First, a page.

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Presidential politics in the ‘Miami bubble’

Senior Staff Writer

Published: Tuesday, October 30, 2012

Updated: Tuesday, October 30, 2012 04:10

poll

Arianne Krekeler | The Miami Student

A poll on miamistudent.net asked readers who they were voting for this election. This is not a scientific poll; it was not limited to Miami students.


With the election just around the corner, Miami University students have mixed opinions on the most important issues this election, from the economy to women’s rights.

Miami students are traditionally conservative compared to other universities, according to past results of the Cooperative Institutional Research Program (CIRP), a national survey given to incoming first-years. In 2011, the survey found that nearly 35 percent labeled their political leanings as “conservative” or “far right.”

Comparatively, in other highly selective public universities, like the University of South Carolina and the College of William and Mary, 25 percent said they were “conservative” or “far right,” according to CIRP.

The numbers are reflected in the membership of College Republicans and College Democrats; the College Republicans signed up 500 interested first-years at the beginning of this semester, while the College Democrats signed up approximately 150, according to presidents of the groups, Baylor Myers and Laura Kretz respectively.

Both organizations, however, reported increased membership and excitement this year.

“I think we are all very excited because it’s a presidential election year,” Kretz said. “The average student will only experience one presidential election, and this is that year for people.”

Myers echoed the sentiment.

“Enthusiasm for College Republicans has reached a high point with Paul Ryan’s nomination,” Myers said.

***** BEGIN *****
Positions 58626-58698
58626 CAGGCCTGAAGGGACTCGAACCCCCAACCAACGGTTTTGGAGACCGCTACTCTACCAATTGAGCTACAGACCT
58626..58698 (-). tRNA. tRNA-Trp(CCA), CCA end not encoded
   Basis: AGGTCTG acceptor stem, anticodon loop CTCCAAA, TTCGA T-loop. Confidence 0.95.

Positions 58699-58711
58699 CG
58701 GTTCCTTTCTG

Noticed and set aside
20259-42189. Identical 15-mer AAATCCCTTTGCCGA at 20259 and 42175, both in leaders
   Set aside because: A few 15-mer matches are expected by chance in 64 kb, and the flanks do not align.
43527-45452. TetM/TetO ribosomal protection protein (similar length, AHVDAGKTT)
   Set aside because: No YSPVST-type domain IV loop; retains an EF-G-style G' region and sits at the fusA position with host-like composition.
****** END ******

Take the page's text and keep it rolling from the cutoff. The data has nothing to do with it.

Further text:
In addition to reporting more conservative views than comparable schools, Miami students also report a higher income.

Bryan Marshall, professor of political science at Miami, thinks conservativeness and wealth statistics at Miami are linked.

“People who report more income tend to affiliate with the Republican party,” Marshall said. “Traditionally, the Republican party has been viewed in terms of being more supportive of business and in terms of supporting folks that have upper economic status. The Democratic party is viewed as the party of the worker, and folks that aren’t high up on a socioeconomic scale.”

The CIRP survey found 20 percent of first-year Miami students reported an estimated family income of more than $250,000 compared to14 percent at other highly selective public universities. The median household income for Americans so far in 2012 is $50,054, according to the United States Census Bureau.

Senior Stephanie Babiarz said she is not surprised by the wealth statistic, in fact, she thought more Miami students would report their estimated parental income in the above $200,000 bracket.

“I honestly thought it would be a higher percentage than that,” Babiarz said. “My own family’s income is probably in the $200,000 or over bracket, and I don’t consider myself one of the wealthiest kids here.”